Position: Director
Department: English Language Institute
Campus Address: 350 Ronan Hall
Phone: (989) 774-1717
Email:
fores1rw@cmich.edu


Richard Forest received his Ph.D. in Applied Linguistics from City University of Hong Kong in October of 2007 and his M.A. in TESOL (Teaching English to Speakers of Other Languages) from Central Michigan University in May of 2002. His research interests include corpus-based linguistics, English for Academic Purposes, and institutional discourses. He has taught English as a Second Language in junior high and elementary schools in Japan, as well as in university EAP and intensive English programs in the United States.

In addition to his current role as Director of the English Language Institute, Dr. Forest is an Associate Professor in CMU’s Department of English Language and Literature, where he teaches text and discourse analysis, grammar and grammar pedagogy, and language teaching methodology.


Courses

In the English Language Institute, Dr. Forest teaches Academic Writing for Graduate Students.


Areas of Expertise

​​​Corpus-based linguistics
English for academic purposes
Institutional discourse


Degrees and Universities

Ph.D. in Applied Linguistics
City University of Hong Kong, October 2007

M.A. in TESOL (Teaching English to Speakers of Other Languages)
Central Michigan University, May 2002

B.A. in History & German, with a minor in English
Central Michigan University, May 1999


Professional Organizations

American Association of Applied Linguistics
TESOL
MITESOL


Selected Publications​ ​​

Books

Flowerdew, J. & Forest, R.W. (2015). Signalling nouns in academic English. Cambridge: Cambridge University Press. Cambridge, UK. Cambridge University Press.

 

Journal Articles

Ostling, M. & Forest, R.W. (2014). “Goblins, Owles and Sprites”: Discerning Early Modern English Preternatural Beings through Collocational Analysis. Religion, 44(4), 547-572.

 

Book Chapters

Forest, R.W. & Davis, T.S. (forthcoming). Investigating local sociocultural and institutional contexts for discipline-specific writing. Discipline-specific writing: Theory into practice. London: Routledge.

Flowerdew, J. & Forest, R.W. (2009). Schematic structure and lexico-grammatical realisation in corpus-based genre analysis: The case of ‘research’ in the PhD literature review. In Charles, M., Pecorari, D.& Hunston, S. (Eds.), Academic Writing: At the Interface of Corpus and Discourse, 15-36. London: Continuum.

 

Encyclopedia Articles

Forest, R.W. (2014). Animate objects. The Ashgate Encyclopedia of Literary and Cinematic Monsters.  Weinstock, J. (Ed.). Farnham, Surrey, UK: Ashgate Publishing.

Forest, R.W. (2014). Body parts. The Ashgate Encyclopedia of Literary and Cinematic Monsters.  Weinstock, J. (Ed.). Farnham, Surrey, UK: Ashgate Publishing.

Forest, R.W. (2014). Dungeons & Dragons, monsters in. The Ashgate Encyclopedia of Literary and Cinematic Monsters.  Weinstock, J. (Ed.). Farnham, Surrey, UK: Ashgate Publishing.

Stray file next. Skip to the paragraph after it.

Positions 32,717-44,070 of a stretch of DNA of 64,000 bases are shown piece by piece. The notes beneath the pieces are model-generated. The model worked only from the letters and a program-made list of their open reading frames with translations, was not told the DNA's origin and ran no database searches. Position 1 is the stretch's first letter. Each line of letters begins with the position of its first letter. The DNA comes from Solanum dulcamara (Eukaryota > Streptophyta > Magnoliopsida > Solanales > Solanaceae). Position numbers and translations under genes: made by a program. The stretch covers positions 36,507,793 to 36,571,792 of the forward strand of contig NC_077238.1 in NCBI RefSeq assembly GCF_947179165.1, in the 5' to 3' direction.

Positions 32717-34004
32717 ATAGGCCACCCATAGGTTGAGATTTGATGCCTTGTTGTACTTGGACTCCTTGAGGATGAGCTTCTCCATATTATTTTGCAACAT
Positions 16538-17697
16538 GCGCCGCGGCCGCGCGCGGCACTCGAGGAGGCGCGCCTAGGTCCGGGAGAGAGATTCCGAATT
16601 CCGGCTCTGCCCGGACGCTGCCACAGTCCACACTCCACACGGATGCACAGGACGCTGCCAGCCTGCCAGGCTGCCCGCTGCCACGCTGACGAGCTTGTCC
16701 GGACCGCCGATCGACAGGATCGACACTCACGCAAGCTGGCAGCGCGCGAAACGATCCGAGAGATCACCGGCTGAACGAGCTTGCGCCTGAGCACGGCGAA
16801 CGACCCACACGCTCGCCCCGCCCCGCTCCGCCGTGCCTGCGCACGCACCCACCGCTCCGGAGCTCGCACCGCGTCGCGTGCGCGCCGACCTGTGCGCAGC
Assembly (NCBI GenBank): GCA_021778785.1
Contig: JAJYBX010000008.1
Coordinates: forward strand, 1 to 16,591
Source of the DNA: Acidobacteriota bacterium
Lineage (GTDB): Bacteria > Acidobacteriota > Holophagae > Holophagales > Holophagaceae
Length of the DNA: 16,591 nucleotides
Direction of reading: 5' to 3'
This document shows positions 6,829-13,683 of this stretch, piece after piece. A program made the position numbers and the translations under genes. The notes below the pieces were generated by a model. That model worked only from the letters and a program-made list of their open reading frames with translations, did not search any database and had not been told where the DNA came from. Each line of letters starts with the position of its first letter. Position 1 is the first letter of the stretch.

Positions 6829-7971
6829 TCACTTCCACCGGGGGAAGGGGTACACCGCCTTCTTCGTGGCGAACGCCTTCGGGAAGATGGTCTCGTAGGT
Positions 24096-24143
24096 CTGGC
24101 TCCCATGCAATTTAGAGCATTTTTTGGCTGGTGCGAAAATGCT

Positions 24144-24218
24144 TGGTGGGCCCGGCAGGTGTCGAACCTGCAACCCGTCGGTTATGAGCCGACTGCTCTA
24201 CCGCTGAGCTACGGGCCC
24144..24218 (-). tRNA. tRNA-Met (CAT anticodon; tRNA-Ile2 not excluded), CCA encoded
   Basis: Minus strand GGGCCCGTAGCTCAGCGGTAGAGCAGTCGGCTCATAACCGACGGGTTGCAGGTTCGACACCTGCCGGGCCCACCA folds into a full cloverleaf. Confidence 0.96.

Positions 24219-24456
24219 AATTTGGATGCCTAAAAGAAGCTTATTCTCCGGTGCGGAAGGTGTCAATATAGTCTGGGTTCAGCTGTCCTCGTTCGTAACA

Forest, R.W. (2014). Video games, monsters in. The Ashgate Encyclopedia of Literary and Cinematic Monsters.  Weinstock, J. (Ed.). Farnham, Surrey, UK: Ashgate Publishing.

 

Conference Papers

Forest, R.W. (accepted, 2016). ProtAnt and Genre Analysis: Applying a New Tool to an Old Question. International Computer Archive of Modern and Medieval English 2016. May 25-29. Hong Kong, SAR, China.

Fisher, A.M. & Forest, R.W. (2016). The ontogenesis of writing syllabuses. American Association of Applied Linguistics 2016. April 9-12. Orlando, FL.

Fisher, A.M. & Forest, R.W. (2016). The impact of rubric standardization on L2 writing assessment in a university language program. Georgetown University Roundtable on Language and Linguistics 2016. March 11-13. Georgetown, D.C.

Fisher, A.M. & Forest, R.W. (2015). Using test specifications to develop rubrics for L2 writing assessment at the university level. MITESOL Conference. October 9-10. East Lansing, MI.

Davis, T.S., Devenney, A.D., Dobson, L., & Forest, R.W. (2015). Cotexts, contexts, and interpretation: Corpora and “the Viking Age.” Corpus Linguistics 2015. July 21-24. Lancaster, UK.

Forest, R. (2014). The role of discipline-specific writing in undergraduate education. The Summer Institute for Creative and Discovery-based Approaches to University Undergraduate Discipline-specific Writing Programmes. May 28-31. Hong Kong, China.

Erickson, D., Forest, R., Sponberg, E., Valais, T., & Zwier, L. (2014). Vocabulary panel discussion. National Geographic Learning & Michigan State University Learning Symposium: The World in Words: Teaching and Learning Academic Vocabulary. April 12. East Lansing, MI.

Davis, T.S. & Forest, R.W. (2014). Why the slow turn toward discipline specificity in EAP programs isn’t a bad thing. American Association of Applied Linguistics. March 22-25. Portland, OR, USA.